COT Update


I thought it appropriate to quickly review the holiday-delayed Commitment of Traders Report (COT) issued yesterday. There was a slight reduction in the total net commercial short position in COMEX silver of almost 1100 contracts in silver and a much bigger reduction in that measure for gold, where the commercials reduced their total net position by more than 16,000 contracts. In both gold and silver, we are nearer the lowest readings for the past year in the total net commercial short positions which has to be called bullish on the COT metric.


But what prompted this update was the notable reduction in the net short position of the four largest traders in silver, who reduced their short position by almost 2,500 contracts in the reporting week, to just under40,000. The big 4 (essentially JPMorgan) were the only big commercial buyers, as the raptors were sellers and the big 5 thru 8 mostly stood aside. At 39, 674 contracts (198.37 million oz), this is the lowest big 4 concentrated net short position since Dec 9, 2008, when silver was trading under $10. That price came after the JPMorgan-enabled price smash from near $20 earlier that year (after JPM took over Bear Stearns' short position).  Likewise, I estimate JPMorgan to now be holding 22,000 to 23,000 contracts net short, very close to their net short position back then and the lowest net short position for JPMorgan since taking over Bear. Of course, we'll have to wait a couple of weeks until the new Bank Participation Report is published to confirm my estimate.


One thing should be clear – JPMorgan is pulling out all the stops to buy back their concentrated and manipulative silver short position. That is item number one and is a powerfully bullish force for the price of silver. Aside from the bullish prop it provides to silver prices, the unmistakable footprint of JPM buying back its concentrated short position leads to other conclusions. The first one that comes to my mind is that it offers further proof that JPMorgan has been manipulating the price of silver and has not been involved in a legitimate hedging operation. There would be no rush to buy back and cover shorts if this was a legitimate silver hedge.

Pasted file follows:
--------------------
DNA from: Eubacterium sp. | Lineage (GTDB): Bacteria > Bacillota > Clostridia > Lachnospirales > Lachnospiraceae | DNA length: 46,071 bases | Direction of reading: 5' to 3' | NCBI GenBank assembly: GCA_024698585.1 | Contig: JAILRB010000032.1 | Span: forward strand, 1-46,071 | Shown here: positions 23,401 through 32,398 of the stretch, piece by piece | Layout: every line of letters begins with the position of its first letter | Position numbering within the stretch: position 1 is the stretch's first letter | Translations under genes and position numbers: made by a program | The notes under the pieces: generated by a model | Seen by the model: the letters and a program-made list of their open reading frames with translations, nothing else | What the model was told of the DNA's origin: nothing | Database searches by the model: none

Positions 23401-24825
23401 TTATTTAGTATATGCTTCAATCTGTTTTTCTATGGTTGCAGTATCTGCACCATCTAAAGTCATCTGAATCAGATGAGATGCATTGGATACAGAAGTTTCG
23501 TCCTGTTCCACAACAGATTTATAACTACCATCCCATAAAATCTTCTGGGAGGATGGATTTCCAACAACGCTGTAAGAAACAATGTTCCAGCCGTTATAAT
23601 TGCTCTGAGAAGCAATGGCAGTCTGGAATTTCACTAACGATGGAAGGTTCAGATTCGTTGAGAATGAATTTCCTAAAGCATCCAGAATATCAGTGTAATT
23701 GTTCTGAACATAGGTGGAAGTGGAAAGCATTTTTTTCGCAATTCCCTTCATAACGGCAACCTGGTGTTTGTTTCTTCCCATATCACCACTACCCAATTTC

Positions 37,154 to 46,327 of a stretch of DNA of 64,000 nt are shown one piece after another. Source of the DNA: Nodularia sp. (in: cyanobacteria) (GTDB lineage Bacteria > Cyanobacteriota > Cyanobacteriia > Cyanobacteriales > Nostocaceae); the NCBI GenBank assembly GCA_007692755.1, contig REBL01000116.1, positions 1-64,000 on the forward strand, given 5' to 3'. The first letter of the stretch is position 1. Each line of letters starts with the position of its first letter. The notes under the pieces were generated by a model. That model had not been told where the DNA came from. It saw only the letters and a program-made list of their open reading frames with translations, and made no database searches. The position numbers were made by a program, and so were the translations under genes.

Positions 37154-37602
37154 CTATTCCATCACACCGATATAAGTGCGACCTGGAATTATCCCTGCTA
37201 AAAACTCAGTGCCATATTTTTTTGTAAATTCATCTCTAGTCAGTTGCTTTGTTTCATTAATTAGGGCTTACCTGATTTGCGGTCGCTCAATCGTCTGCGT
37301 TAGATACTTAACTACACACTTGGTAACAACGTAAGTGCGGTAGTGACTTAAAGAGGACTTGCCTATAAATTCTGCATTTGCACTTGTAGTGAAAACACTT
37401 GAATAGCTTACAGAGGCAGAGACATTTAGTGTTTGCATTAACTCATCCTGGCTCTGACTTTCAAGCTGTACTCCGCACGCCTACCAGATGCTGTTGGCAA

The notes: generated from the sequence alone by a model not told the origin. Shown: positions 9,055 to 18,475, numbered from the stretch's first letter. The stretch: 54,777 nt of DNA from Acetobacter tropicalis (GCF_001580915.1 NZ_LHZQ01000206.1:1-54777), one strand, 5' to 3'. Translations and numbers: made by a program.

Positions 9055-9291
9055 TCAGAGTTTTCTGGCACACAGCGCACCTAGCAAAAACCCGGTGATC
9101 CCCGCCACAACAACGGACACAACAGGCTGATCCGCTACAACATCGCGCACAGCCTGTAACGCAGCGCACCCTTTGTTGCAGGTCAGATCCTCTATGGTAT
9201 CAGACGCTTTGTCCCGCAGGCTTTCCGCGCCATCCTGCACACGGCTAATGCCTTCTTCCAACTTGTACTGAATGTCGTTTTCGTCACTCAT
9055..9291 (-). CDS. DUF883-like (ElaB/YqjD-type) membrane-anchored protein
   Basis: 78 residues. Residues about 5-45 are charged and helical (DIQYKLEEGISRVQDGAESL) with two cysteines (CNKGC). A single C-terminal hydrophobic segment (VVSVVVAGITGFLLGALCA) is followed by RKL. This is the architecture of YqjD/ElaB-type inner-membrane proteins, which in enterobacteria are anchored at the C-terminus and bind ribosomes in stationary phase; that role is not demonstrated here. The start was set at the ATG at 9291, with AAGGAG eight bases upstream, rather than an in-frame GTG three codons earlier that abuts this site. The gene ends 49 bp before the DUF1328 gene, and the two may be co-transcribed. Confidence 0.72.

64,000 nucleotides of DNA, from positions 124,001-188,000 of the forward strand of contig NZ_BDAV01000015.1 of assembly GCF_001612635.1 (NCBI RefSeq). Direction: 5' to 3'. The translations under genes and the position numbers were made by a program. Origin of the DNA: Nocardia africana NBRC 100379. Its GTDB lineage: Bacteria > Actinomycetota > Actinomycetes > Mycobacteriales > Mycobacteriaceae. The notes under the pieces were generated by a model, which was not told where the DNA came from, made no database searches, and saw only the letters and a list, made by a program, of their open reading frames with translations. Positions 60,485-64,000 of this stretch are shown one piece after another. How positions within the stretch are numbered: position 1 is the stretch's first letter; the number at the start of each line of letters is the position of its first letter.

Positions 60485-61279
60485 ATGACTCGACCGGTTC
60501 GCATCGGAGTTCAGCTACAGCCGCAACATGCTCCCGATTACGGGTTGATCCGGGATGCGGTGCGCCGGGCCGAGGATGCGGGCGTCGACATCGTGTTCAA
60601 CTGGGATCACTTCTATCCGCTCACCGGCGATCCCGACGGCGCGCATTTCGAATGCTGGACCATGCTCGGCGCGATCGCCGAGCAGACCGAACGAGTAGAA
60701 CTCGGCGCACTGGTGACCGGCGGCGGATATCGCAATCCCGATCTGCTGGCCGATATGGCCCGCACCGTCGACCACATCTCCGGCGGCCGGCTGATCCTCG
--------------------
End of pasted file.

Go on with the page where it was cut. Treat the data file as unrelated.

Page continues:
What struck me most about the unusually large covering by JPMorgan in this reporting week was that it represented a change in the trading pattern. We've seen a marked increase in HFT (high-frequency-trading) computer generated volume and intra-day price volatility that included the latest COT-reporting week. Seeing how much the big 4 net short position declined in this reporting week leads to the easy conclusion that JPMorgan was instrumental in orchestrating the price volatility for the purpose of inducing outside selling so that they could cover shorts.  I think JPMorgan initiated the recent computer trading frenzy in silver for the sole purpose of buying back as many silver shorts as possible. A manipulation within a manipulation, as it were. I'd bet that if the regulators looked closely, they wouldn't have any difficulty in seeing this.


In the broader perspective, it is clear that a major factor behind the big silver price rally has been determined and aggressive buying back of short positions by the big 4. This is the first time that the big shorts have bought back on rising prices and this has been the biggest silver rally in 30 years. Most assuredly, this is not a coincidence; this is cause and effect. Having bought back as many shorts as they have, it seems implausible that JPMorgan will re-instate them any time soon. JPM merely not selling additional contracts short clears the way for higher prices. But considering that they still have a sizable short position remaining to be covered adds the real potential of more thrust to the silver price on further buy backs.


If my analysis is correct in that it has been JPMorgan doing most of the recent commercial short covering, then the remaining commercial shorts are still in a very vulnerable situation and subject to their own panic buying back of shorts at some point. I estimate that the 2 through 8 largest shorts (aside from JPM) are still net short in excess of 32,000 contracts. That's a quantity (160 million oz or $160 million per each dollar move in silver) that could easily turn into a serious financial problem at some point. I'm trying not to overstate the danger to these shorts and the bullish implications to price, but it is hard.


In closing, I accidentally ran across an old letter that I wrote to the then-US Attorney General about the silver manipulation more than 21 years ago. It is just amazing to me how little the story has changed since then. I hope you enjoy this walk down memory lane.


Ted Butler

December 28, 2010

Silver – $29.80

Gold – $1405

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